The FAA Re-Authorization Act of 2018, P.L. 115-254, requires all newly-manufactured helicopters, including those type certified before 1994, to have crash-resistant fuel systems, and the FAA said it is working with industry to help helicopter companies comply with the legislation.
Part 44737 of the law gives helicopter manufacturers until April 5 next year to comply with the inclusion of the systems on all newly built helicopters and stipulates that the FAA administrator "will expedite the certification and validation of United States and foreign type designs and retrofit kits that improve fuel system crash-worthiness; and not later than 180 days after the date of enactment of this section, and periodically thereafter, issue a bulletin to inform rotorcraft owners and operators of available modifications to improve fuel system crash-worthiness; and urge that such modifications be installed as soon as practicable."
Last year, the FAA Rotorcraft Occupant Protection Working Group (ROPWG) advised the FAA to require retrofits within five years on all helicopters, including those type certified before 1994. Some safety observers are concerned that the FAA reauthorization law does not require those retrofits. For its part, the National Transportation Security Board (NTSB) has recommended that the FAA mandate crash-resistant fuel systems for all civil rotorcraft. Such systems have been in place on U.S. military rotorcraft for decades.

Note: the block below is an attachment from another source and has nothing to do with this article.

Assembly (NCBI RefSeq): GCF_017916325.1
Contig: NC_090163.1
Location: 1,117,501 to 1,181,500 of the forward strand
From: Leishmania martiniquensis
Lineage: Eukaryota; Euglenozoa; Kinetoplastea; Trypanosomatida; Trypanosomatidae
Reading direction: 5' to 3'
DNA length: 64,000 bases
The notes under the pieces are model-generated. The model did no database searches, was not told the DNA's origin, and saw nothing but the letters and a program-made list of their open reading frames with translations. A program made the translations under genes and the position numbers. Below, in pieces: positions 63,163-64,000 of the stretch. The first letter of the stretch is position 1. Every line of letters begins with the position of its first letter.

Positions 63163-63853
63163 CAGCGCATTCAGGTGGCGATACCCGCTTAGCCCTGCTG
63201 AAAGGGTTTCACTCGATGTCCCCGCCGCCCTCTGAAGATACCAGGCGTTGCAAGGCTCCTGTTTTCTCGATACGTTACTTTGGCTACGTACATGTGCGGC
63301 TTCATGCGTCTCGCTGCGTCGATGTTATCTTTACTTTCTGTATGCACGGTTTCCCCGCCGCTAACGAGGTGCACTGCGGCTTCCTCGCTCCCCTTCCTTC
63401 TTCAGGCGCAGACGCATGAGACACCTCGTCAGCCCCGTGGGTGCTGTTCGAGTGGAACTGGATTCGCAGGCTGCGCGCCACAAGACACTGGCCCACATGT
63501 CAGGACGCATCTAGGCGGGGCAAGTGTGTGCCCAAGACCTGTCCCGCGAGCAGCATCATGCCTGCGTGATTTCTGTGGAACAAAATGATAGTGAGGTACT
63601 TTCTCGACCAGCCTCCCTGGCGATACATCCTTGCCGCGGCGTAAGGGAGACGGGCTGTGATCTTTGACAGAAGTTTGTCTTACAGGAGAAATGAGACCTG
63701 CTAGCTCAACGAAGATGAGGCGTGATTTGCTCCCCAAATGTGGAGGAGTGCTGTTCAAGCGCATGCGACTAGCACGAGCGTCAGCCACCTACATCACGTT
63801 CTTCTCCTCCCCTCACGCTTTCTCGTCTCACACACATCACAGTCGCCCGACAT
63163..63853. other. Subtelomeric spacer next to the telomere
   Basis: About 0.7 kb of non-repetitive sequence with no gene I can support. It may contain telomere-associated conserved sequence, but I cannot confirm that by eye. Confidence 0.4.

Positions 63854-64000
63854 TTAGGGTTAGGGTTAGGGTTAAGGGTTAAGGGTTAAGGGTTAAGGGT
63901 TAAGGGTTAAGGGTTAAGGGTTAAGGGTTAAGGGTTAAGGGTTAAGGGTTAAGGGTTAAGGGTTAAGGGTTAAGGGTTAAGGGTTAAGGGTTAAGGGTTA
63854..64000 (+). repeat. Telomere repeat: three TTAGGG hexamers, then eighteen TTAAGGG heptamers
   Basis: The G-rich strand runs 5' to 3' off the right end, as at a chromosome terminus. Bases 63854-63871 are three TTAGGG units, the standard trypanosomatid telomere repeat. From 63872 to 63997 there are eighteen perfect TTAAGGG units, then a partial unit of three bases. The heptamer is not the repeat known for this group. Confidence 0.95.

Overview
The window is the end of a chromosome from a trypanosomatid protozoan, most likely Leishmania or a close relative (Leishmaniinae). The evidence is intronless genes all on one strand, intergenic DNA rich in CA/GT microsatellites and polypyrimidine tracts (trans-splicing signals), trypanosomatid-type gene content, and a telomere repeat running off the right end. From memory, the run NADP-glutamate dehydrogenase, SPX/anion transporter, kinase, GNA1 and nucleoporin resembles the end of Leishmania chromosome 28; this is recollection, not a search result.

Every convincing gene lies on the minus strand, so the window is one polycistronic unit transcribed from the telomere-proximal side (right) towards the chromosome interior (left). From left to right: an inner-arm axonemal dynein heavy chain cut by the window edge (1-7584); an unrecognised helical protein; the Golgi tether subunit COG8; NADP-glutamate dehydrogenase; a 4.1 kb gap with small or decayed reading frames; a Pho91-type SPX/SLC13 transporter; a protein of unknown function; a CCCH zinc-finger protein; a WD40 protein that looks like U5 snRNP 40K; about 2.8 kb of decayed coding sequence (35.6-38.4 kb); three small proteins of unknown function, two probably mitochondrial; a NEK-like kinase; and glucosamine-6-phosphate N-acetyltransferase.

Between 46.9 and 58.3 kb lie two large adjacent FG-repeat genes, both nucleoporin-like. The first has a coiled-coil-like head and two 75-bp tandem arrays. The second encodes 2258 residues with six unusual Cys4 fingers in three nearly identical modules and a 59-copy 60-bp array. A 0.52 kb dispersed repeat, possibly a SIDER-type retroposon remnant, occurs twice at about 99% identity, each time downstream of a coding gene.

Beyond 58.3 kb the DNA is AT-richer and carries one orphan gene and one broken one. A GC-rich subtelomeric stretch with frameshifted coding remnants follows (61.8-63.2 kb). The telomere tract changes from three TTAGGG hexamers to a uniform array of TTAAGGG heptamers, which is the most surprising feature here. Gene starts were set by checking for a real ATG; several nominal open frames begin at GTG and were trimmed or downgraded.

“The FAA Aircraft Certification Service reviewed the ROPWG’s recommendations for newly manufactured and existing fleet rotorcraft, and is developing a plan to address them,” the agency said recently. “In the interim, the FAA is working with companies to help them meet the requirements of the 2018 FAA Reauthorization Act.”
Last December, the FAA updated Special Airworthiness Information Bulletin, SW-17-31R1, to notify all registered helicopter owners and operators of helicopter models that fully or partially meet Part 27 and 29 CRFS standards.
Those helicopter models that are fully compliant with the CRFS standards include the Airbus EC120B, EC130T2, EC135, the MBB-BK 117 C-2, MBB-BK 117 D-2, the EC130B4, and AS350Bs, the Bell 427, 429, and 505, the Helicopteres Guimbal CABRI G2, the Leonardo A109S, AW109S, AB139 and AW139, AW169, AW189, the MDHI 600N, the Robinson Helicopters’ R66, and the Sikorsky S-92A.
The Bell 407 is partially complaint with the CRFS standards, according to the FAA.
Airbus and Sikorsky are two helicopter companies that have not wholly agreed with the FAA Rotorcraft Occupant Protection Working Group that advised the FAA to require retrofits within five years. Airbus said the FAA should "strongly recommend, rather than require," the installation of crash-resistant fuel bladders meeting the 50 foot drop test and 250 pound puncture resistance requirements, while Sikorsky said the working group "has not demonstrated the basis of the recommendation to retrofit CRFS into Part 29 aircraft" and that the company "would rather the [working group] recommend, not require, CRFS be retrofitted in Part 29 Transport Category aircraft."